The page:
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Headrick v. United States

September 11, 2007


The opinion of the court was delivered by: Chief Judge Curtis L. Collier


This matter comes before the Court on the motion of pro se petitioner Leon Headrick ("Petitioner") to vacate, set aside, or correct his sentence pursuant to 28 U.S.C. § 2255 (Court File Nos. 1, 2). Pursuant to the Court's Order (Court File No. 5), the United States filed a response (Court File No. 8) to which Petitioner filed a reply (Court File No. 13). The Court finds the materials thus submitted, together with the complete record of the underlying criminal case,*fn1 conclusively show Petitioner is not entitled to relief on the claims asserted in his petition. Accordingly, the Court will decide those matters without an evidentiary hearing, see United States v. Todaro, 982 F.2d 1025, 1028 (6th Cir. 1993), cert. denied, 508 U.S. 943, 113 S.Ct. 2423, 124 L.Ed. 2d 644 (1993), and will DENY Petitioner's motion for the reasons stated herein.


On August 30, 2001, Chattanooga police officers, aided by members of the Drug Enforcement Administration, executed a state search warrant at a residence owned by Petitioner. Plea Agreement at 4 (Crim. Court File No. 65). When the warrant was executed the police found Petitioner coming up the stairs from the basement. Id. at 4. Petitioner had $3,089 on his person in cash. Id. An associate attempted to flee from the basement and out the garage. Id. The police discovered a methamphetamine laboratory and manufactory in the basement. Id.

The police recovered from the basement a loaded Taurus 9mm semi-automatic pistol with laser sight and an extra magazine, in addition to various apparatus, ingredients, and paraphernalia for the manufacture of methamphetamine. Id. at 4-5. These materials included hot plates, table salt, rock salt, scales, muriatic acid, condensers, a grinder, pseudoephedrine pills, red phosphorus, iodine, gloves, hoses, funnels, a gas mask, home-made gas generators, acetone, Red Devil Lye, empty containers of "HEET" gas line anti-freeze, and various glassware (some filled with suspected pseudoephedrine/ephedrine soaking in the liquids.) Id.

Upstairs, officers found a printed article concerning the manufacture of methamphetamine. Id. at 5. Officers discovered a loaded Jennings .22 caliber semi-automatic pistol, two shotguns, and a .22 caliber rifle in petitioner's bedroom. Id. In petitioner's bedroom there also was a small quantity of marijuana along with pseudoephedrine, meth pipes, and "HEET" gas line anti-freeze. Id.

On February 22, 2002, Petitioner pleaded guilty to conspiracy to manufacture 500 grams or more of a mixture and substance containing methamphetamine in violation of 21 U.S.C. § 841(b)(1)(A) (Crim. Court File No. 64). Petitioner pleaded guilty pursuant to a plea agreement (Crim. Court File Nos. 64, 65). Petitioner was sentenced on August 16, 2002, to a term of 120 months in custody, supervised release for five years, a $100 special assessment, and a $5,000 fine. (Crim. Court File No. 73).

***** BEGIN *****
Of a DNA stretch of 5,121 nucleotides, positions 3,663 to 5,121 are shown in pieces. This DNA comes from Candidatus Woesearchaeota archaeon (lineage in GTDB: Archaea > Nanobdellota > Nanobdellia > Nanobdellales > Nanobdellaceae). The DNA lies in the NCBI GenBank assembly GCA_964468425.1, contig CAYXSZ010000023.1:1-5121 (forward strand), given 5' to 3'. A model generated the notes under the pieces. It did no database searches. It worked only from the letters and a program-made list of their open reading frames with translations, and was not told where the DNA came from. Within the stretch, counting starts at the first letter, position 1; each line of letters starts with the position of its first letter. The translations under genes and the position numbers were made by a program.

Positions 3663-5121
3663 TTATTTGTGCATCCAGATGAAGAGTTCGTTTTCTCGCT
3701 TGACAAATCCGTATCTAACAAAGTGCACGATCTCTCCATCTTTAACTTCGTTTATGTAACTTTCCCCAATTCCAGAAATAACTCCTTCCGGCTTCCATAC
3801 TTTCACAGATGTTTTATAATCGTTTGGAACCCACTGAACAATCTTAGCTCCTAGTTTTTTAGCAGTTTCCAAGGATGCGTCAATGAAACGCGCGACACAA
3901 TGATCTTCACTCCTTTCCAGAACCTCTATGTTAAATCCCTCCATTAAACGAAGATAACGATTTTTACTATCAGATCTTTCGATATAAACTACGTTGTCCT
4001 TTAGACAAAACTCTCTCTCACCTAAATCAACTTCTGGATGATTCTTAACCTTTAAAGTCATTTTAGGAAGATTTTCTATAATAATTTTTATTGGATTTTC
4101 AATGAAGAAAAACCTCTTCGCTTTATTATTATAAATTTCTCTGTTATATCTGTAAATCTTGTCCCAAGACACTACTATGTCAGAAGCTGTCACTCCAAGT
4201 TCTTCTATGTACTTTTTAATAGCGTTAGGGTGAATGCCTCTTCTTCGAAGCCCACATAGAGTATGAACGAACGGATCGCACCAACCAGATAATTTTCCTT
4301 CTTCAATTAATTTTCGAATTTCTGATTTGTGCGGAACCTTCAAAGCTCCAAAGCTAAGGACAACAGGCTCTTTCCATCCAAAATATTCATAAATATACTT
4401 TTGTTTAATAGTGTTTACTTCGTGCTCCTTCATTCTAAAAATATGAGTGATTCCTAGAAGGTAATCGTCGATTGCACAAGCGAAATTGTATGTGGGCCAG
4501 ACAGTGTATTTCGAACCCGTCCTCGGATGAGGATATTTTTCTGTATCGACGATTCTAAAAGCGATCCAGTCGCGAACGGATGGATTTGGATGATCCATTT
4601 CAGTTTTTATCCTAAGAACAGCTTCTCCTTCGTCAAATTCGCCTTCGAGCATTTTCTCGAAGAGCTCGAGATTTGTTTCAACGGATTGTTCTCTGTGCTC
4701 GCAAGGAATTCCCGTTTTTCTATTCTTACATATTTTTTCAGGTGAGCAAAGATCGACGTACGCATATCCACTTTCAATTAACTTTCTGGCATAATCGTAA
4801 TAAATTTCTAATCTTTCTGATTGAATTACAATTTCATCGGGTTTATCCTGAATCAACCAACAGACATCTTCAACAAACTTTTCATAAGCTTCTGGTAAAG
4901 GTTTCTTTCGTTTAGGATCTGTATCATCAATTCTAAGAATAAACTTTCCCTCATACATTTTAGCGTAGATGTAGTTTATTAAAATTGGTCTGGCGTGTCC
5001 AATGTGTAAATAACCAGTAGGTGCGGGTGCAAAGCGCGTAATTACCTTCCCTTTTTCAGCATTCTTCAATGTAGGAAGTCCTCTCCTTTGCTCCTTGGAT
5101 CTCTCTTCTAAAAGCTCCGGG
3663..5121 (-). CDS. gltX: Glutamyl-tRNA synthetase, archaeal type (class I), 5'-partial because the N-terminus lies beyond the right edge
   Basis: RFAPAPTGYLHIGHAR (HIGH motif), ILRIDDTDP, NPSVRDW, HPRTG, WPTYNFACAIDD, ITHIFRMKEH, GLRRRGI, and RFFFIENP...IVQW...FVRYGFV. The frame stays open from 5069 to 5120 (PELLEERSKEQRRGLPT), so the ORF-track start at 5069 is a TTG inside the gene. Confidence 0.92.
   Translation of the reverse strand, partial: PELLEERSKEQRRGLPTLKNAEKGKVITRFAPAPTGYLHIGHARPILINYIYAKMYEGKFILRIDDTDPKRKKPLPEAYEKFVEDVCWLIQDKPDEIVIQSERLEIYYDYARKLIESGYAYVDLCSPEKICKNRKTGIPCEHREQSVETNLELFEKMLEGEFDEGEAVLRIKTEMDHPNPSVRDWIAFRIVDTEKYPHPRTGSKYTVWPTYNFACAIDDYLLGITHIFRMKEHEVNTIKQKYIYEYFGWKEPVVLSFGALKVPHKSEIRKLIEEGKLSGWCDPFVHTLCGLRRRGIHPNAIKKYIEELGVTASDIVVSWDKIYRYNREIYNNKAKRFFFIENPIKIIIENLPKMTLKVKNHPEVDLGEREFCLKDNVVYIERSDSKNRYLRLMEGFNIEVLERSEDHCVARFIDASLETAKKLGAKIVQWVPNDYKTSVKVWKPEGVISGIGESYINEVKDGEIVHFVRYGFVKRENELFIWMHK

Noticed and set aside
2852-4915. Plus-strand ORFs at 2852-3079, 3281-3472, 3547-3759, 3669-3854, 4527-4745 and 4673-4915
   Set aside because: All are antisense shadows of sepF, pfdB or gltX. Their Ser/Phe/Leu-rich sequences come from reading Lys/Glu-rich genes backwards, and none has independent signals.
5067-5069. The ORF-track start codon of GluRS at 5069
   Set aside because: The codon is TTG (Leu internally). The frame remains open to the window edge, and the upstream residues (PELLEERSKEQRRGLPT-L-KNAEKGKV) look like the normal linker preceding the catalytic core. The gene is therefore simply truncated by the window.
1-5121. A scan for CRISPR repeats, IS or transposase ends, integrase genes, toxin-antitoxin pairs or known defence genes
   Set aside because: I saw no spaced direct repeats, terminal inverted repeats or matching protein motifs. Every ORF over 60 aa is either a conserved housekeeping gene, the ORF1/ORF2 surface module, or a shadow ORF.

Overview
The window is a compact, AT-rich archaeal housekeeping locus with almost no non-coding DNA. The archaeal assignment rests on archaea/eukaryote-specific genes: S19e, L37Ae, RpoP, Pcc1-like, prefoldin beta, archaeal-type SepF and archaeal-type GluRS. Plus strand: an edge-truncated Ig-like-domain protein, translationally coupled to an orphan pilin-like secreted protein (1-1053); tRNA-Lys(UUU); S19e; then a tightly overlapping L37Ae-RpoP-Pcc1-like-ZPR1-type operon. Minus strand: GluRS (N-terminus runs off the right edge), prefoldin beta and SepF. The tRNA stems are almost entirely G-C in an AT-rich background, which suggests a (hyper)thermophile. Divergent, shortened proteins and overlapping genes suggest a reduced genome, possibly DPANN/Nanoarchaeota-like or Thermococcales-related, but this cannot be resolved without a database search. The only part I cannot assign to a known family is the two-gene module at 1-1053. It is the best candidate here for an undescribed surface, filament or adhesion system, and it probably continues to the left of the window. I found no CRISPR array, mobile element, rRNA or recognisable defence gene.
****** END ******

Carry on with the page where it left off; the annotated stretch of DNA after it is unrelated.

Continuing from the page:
Petitioner appealed, and Petitioner's sentence was affirmed on June 11, 2004. United States v. Headrick, 100 F. App'x 533 (6th Cir. 2004).

Now Petitioner seeks to have his sentence overturned based on review in this court under 28 U.S.C. § 2255 (Court File No. 1).


Section 2255 of Title 28 of the United States Code permits a prisoner in custody under sentence of a federal court to move the court which imposed the sentence to vacate, correct, or set aside that sentence, on the grounds: the sentence was imposed in violation of the Constitution or laws of the United States, or that the court was without jurisdiction to impose such sentence, or that the sentence was in excess of the maximum authorized by law, or is otherwise subject to collateral attack . . . .

28 U.S.C. § 2255. This Court has jurisdiction under 28 U.S.C. § 1331. Petitioner has the burden of establishing any claim asserted in the petition. See Bowers v. Battles, 568 F.2d 1, 5 (6th Cir. 1977); Mayes v. United States, 93 F. Supp. 2d 882, 886 (E.D. Tenn. 2000).

Where a constitutional error is alleged, in order to obtain relief under § 2255 the record must reflect a constitutional error of such magnitude it had a substantial and injurious effect or influence on the proceedings. See Brecht v. Abrahamson, 507 U.S. 619, 637-38, 113 S.Ct. 1710, 1721-22, 123 L.Ed. 2d 353 (1993); Watson v. United States, 165 F.3d 486, 488 (6th Cir. 1999). In order to prevail on a § 2255 motion alleging non-constitutional error, a petitioner must show a "fundamental defect in the proceedings which necessarily results in a complete miscarriage of justice or an egregious error violative of due process." Riggs v. United States, 209 F.3d 828, 831 (6th Cir. 2000), cert. denied, 531 U.S. 884, 121 S.Ct. 200, 148 L.Ed. 2d 140 (2000); Gall v. United States, 21 F.3d 107, 109 (6th Cir. 1994). Thus, "[a] motion brought under § 2255 must allege one of three bases as a threshold standard: (1) an error of ...

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